Op amp DC error characteristics and the effect on high-precision applications
This article discusses the DC limitations of operational amplifiers and their effects, including input bias currents, input offset voltage, CMRR, PSRR, and input impedance. The article will provide a reader with a better understanding of how these limitations can create accuracy issues in high-precision applications.
Operational amplifiers, or op amps, are two-port integrated circuits (ICs) that apply precise gain on the external input signal and provide an amplified output as: input × closed-loop gain. Precision op amps behave close to ideal when operated at low to moderate frequencies and moderate DC gains. However, even under these conditions, op-amp performance is influenced by other factors that can impact accuracy and limit performance. Most common among these limitations are input referred errors that predominate in high-DC gain applications.
In this article we discuss the effects of input referred errors on op amps. These errors include input bias current, input offset current, input offset voltage, CMRR, PSRR, and finite input impedance. In reality, all these errors will occur at the same time. We will also explain why a designer should be wary that the op-amp performance specifications described in the EC Table of a data sheet are only guaranteed for the conditions defined at the top of that table, unless otherwise noted as a specific characteristic. In reality, the effects of these DC errors change when the supply voltage, common-mode voltage range, and other conditions change.
Errors Caused by Input Bias and Input Offset Currents1
We are all familiar with potential dangers around us, and we engineers tend to forget that there are also dangerous traps to avoid when designing. Let’s see how this affects op amps (Figure 1A and 1B).
Figure 1A. A roadside danger sign, warning of an automotive skid hazard under certain conditions (rain and snow); Figure 1B on the right is an op-amp “alert sign,” constructed from data sheet parameters and the specifications, warning that the signal must be contained between the power and ground rails.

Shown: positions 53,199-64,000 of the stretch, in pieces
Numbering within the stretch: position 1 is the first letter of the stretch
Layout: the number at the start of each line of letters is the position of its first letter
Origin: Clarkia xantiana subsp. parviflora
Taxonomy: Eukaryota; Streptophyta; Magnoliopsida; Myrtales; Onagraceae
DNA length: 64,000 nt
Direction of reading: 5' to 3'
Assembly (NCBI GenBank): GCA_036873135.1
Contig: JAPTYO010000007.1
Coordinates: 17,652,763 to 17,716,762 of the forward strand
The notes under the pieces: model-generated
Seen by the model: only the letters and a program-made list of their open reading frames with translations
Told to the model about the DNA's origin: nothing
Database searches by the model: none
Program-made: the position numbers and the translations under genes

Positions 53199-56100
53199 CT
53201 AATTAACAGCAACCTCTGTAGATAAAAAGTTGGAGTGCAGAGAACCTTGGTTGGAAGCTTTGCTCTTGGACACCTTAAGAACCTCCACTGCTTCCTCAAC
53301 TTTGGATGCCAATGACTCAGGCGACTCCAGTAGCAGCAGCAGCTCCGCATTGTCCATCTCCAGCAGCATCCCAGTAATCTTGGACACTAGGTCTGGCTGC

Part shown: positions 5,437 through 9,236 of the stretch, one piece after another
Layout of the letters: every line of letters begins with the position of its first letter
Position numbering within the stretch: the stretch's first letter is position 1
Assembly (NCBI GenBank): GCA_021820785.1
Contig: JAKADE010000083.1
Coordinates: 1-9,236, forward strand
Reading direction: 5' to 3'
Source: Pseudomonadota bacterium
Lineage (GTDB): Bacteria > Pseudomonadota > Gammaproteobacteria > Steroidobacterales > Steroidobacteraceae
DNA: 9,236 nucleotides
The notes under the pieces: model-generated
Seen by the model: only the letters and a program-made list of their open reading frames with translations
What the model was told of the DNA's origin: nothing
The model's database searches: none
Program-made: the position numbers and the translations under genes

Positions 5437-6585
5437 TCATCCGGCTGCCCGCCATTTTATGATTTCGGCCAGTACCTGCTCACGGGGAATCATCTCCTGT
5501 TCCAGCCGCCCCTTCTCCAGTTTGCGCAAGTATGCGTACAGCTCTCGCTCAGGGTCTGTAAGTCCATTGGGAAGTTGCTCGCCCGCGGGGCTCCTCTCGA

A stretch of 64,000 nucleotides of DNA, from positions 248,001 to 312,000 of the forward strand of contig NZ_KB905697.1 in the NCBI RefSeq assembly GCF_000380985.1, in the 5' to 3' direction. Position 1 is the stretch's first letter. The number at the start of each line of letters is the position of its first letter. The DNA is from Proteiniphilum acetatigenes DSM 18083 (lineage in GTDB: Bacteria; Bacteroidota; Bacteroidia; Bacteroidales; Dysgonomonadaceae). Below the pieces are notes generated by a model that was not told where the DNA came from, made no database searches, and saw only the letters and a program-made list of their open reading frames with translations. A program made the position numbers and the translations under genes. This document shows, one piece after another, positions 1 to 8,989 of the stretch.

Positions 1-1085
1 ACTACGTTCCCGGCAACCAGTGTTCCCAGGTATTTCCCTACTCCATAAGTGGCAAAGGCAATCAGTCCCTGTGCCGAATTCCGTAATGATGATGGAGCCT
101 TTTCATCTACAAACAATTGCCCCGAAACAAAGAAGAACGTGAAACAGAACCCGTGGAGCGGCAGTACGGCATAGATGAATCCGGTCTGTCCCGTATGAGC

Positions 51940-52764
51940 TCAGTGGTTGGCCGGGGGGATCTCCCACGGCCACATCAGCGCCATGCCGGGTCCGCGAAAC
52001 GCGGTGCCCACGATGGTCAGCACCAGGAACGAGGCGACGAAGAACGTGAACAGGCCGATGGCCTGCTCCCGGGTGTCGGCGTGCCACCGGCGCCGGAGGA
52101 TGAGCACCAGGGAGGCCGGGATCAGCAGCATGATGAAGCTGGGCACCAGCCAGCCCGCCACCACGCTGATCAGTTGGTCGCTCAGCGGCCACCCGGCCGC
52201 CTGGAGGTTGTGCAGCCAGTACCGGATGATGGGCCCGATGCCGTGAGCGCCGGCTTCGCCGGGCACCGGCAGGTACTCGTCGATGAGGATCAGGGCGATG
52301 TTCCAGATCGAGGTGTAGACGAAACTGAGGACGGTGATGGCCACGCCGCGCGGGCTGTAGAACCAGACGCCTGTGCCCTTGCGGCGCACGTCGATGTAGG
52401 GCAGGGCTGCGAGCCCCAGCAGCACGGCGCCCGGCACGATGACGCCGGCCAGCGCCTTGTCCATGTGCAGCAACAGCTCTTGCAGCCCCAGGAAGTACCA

We start with two basic equations:
IB = (IBP + IBN)/2 ….. (Eq. 1)
IOS = IBP - IBN ….. (Eq. 2)
IB is average input bias current flowing into input pins;
IBP is input bias current flowing into the positive input;
IBN is input bias current flowing into the negative input;
IOS is the input offset current.
Input bias and input offset currents are two of the most critical characteristics in many precision amplifier applications; they affect the output with resistive and capacitive feedback. Many of the inverting, noninverting, summing, and differential amplifiers reduce to Figures 2A and 2B once their active inputs are set to zero. For this analysis, we set all input signals as zero to assess the effect of input currents on the output accuracy. We will analyze resistive feedback (Figure 2A) and capacitive feedback (Figure 2B) circuits separately.
Figure 2A.Operational amplifier with resistive feedback. Figure 2B. Operational amplifier with capacitive feedback. Example devices are the MAX9620 and MAX4238 op amps.
Applying the superposition theorem on Figure 2A yields:
VOUT = (1 + RF/RG) x [(RF//RG) x IBN – RP x IBP] …… (Eq. 3)
The following inferences can be made from Equation 3:
- Without any input signal, the circuit yields a finite output voltage. This unwanted output error is also called output DC noise.
- Output voltage is produced by amplifying the input error or input DC noise by (1 + RF//RG).
- Input DC noise has two components: voltage drop as IBP flows through RP, and voltage drop because IBN flows through a combination of RF//RG.